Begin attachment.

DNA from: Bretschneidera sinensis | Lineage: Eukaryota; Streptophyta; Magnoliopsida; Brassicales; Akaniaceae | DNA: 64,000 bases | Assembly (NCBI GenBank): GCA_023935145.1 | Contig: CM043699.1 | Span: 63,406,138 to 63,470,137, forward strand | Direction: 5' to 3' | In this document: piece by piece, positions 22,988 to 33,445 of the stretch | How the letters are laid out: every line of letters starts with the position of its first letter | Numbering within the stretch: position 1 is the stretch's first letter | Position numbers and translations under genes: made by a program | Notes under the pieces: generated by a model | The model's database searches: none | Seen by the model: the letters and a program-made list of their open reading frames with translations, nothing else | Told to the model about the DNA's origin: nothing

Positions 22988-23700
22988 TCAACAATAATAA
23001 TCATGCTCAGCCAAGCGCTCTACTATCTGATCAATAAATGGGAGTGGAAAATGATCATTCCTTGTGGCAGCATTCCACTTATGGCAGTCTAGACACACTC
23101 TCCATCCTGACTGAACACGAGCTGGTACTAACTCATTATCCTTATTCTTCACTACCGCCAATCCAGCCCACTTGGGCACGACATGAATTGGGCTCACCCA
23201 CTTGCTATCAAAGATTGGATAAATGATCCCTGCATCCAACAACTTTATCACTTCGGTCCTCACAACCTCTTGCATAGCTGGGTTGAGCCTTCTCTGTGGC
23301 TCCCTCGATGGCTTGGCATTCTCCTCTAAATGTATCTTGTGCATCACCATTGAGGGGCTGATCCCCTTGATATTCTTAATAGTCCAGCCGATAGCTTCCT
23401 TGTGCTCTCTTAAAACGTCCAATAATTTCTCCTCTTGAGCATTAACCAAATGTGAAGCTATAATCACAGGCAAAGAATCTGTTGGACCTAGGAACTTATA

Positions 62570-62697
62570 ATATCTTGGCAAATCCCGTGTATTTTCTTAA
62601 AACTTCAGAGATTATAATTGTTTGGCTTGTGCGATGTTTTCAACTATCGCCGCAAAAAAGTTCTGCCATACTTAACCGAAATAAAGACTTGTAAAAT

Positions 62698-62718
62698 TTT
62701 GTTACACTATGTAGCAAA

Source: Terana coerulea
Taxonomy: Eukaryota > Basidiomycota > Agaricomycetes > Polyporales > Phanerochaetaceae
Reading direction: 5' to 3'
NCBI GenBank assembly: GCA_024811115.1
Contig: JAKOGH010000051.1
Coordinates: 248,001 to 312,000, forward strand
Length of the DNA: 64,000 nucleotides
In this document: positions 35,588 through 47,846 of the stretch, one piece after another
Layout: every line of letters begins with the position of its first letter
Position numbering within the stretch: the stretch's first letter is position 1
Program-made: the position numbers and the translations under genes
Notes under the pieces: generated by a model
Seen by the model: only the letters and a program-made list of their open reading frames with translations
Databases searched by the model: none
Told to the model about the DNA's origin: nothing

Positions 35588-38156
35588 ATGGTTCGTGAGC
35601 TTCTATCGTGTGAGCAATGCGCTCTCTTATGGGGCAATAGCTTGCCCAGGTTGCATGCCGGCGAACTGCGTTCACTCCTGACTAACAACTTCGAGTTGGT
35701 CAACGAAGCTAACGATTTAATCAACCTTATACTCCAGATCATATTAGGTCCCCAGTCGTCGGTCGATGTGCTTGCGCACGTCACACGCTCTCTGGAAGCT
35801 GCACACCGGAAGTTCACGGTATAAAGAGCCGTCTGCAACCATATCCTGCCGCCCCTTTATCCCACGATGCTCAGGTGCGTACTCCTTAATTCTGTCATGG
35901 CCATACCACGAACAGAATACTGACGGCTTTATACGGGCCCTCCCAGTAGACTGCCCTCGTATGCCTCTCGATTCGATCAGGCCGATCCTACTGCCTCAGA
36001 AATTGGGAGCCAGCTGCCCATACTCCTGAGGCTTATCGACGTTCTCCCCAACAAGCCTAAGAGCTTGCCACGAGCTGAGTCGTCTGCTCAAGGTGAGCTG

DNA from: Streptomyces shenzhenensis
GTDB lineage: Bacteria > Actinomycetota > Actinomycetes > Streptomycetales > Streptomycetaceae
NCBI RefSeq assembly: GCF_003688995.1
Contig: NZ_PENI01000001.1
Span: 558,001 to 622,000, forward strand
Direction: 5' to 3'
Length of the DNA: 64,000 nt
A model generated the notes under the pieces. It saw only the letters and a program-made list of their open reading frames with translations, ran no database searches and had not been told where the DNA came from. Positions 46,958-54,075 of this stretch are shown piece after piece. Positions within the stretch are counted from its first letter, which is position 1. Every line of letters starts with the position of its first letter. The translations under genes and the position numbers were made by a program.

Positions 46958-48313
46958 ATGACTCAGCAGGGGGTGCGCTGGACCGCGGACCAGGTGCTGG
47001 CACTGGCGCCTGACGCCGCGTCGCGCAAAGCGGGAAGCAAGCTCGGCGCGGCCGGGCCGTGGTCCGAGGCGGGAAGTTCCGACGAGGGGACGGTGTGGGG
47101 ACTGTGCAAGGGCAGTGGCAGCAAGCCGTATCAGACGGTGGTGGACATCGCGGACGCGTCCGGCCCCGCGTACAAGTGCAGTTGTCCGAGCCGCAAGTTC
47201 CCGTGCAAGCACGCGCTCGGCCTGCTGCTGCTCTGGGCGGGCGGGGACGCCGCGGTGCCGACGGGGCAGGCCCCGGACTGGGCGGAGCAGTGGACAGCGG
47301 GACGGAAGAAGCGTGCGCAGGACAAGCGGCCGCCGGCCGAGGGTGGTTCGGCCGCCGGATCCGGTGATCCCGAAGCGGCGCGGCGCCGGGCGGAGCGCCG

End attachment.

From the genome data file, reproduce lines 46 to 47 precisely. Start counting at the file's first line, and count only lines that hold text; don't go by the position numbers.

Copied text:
46958 ATGACTCAGCAGGGGGTGCGCTGGACCGCGGACCAGGTGCTGG
47001 CACTGGCGCCTGACGCCGCGTCGCGCAAAGCGGGAAGCAAGCTCGGCGCGGCCGGGCCGTGGTCCGAGGCGGGAAGTTCCGACGAGGGGACGGTGTGGGG